drawn into the warm embrace of a Korean Presbyterian Church in that city. Eventually, Grace felt called to ministry, studied at Knox College in Toronto, did doctoral work in the Toronto School of Theology, is an ordained minis- ter with the Presbyterian Church USA, and now teaches at Earlham School of Religion in Richmond, Indiana. She is a prolific writer (authored or edited more than 20 books), an astute user of the vari- ous social media channels avail- able these days, and a champion of voices, including her own, that would greatly strengthen the church’s witness if heard with respect.
The particular focus in this book is Asian American (and Ca- nadian) women. The stories Kim recounts of her relationships with her grandmothers, her mother,
sents the cleansing of the Chris- tian’s spiritual life. His exploration of key images in John’s Gospel traces their use throughout the scriptures, connecting them to a spiritual insight. His treatment of Jesus’ encounter with the woman at the well ties “living water” with the waters of creation, the waters of the flood, the waters of the exo-
her sister and the women in the Korean Presbyterian Church in London, Ont., are poignant. As they touch our souls with their la- ment, we get a powerful sense of what it means to really hear new voices.
The stories Kim analyzes are complex, especially as they over- lap. Her descriptive language is telling—“model minority,” “en- closed,” “hidden,” “submissive,” “sexualized,” “exotic,” “legacy of shame” and “barely visible shad- ows.” Kim reveals a complex net of racism from without and sex- ism from within her immigrant community that keeps visibility and vocality for Asian American women on the margins.
But there is another dimension of this dynamic—one embodied by Kim herself. She has found in the Christian community and its traditions a source of respect, resilience and reform that brings her race and gender to redemp- tive visibility.
Kim has written eloquently on two themes that are woven through this practical application of her Christian faith to her context as an Asian American woman.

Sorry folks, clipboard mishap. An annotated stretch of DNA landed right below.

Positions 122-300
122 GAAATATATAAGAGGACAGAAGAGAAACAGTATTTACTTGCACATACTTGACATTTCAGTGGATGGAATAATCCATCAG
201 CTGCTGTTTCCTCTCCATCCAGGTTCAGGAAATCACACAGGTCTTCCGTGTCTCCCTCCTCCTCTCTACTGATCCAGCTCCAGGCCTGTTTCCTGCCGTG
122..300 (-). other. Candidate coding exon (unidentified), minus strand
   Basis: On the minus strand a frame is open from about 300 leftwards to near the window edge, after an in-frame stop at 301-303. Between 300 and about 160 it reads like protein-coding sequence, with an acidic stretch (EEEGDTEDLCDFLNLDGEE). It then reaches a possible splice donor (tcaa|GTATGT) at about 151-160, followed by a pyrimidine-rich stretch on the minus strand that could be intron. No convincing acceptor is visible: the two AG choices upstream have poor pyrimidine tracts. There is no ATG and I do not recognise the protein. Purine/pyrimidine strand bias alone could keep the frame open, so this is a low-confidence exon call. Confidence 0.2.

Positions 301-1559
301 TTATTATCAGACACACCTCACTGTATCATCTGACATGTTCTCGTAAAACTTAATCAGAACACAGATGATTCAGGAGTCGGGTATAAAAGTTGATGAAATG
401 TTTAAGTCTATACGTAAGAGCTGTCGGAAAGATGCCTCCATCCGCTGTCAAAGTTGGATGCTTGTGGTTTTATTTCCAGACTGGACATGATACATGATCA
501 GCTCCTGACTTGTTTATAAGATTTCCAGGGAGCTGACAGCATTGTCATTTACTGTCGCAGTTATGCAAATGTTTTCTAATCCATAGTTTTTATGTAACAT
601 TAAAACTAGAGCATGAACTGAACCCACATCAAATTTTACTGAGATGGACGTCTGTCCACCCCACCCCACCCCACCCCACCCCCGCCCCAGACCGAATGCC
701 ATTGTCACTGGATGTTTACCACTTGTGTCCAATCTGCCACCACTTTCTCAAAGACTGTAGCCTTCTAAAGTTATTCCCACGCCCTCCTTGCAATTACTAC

The first theme is the Holy Spirit. She has reformulated the Reformed articulation of that doctrine in dialogue with the Asian concepts of Chi, that life- giving energy that infuses our daily lives, of Jeong, the “sticky love” that binds us together in all of our interdependencies, of Ou-
  A Review of
By the Rev. Brian Fraser, Brentwood Presbyterian Church in Burnaby, B.C.
Invisible: Theology and the Expe- rience of Asian American Women Written by Grace Ji-Sun Kim Fortress Press, 2021
One of the most challenging di- mensions of missioning with and through today’s church is the cultural impact of new means of connecting and communicating. New voices are being heard. New people are becoming visible. New relationships are being cultivat- ed—or rejected.
This broader range of vocal- ity and visibility changes our perception and practice of being church. It opens up new situa- tions through which God is inspir- ing and instructing us to reformu- late our understanding of how to be faithful, wise and effective as ambassadors of God’s forgiving and reconciling love made most manifest in Jesus, the Christ. That’s what Canadian Presbyteri- ans have discerned as the great affirmation of the core truth of the gospel—God has made us ambassadors of God’s forgiving and reconciling love for the whole
When people who have previ-
ously gone unnoticed are seen and heard, they challenge and disrupt the ways we have prac- ticed that calling. How, then, do we find the compassion that will lead us into a more comprehen- sive sense of the coherence of the Christian faith as we experience it practiced in Jesus, our triune cre- ator’s Christ? How do we find the courage to hear those voices with respect, especially when they criticize the ways we have been habituated into living together?
In Invisible, Grace Ji-Sun Kim takes us deep into the world of the invisible and the silenced. She is a reflective storyteller, finding in her experience the slow but sure workings of her God who encourages her to find her vis- ibility and vocality. She is also a prophetic presence in today’s church, bringing to her reading of the gospel and to our calling to be its ambassadors a fresh vision of how the church and its contribu- tors show up as the triune crea- tor’s companions in the care of all creation.
At the age of 5, Grace came to Canada with her family, and they settled in London, Ont. They were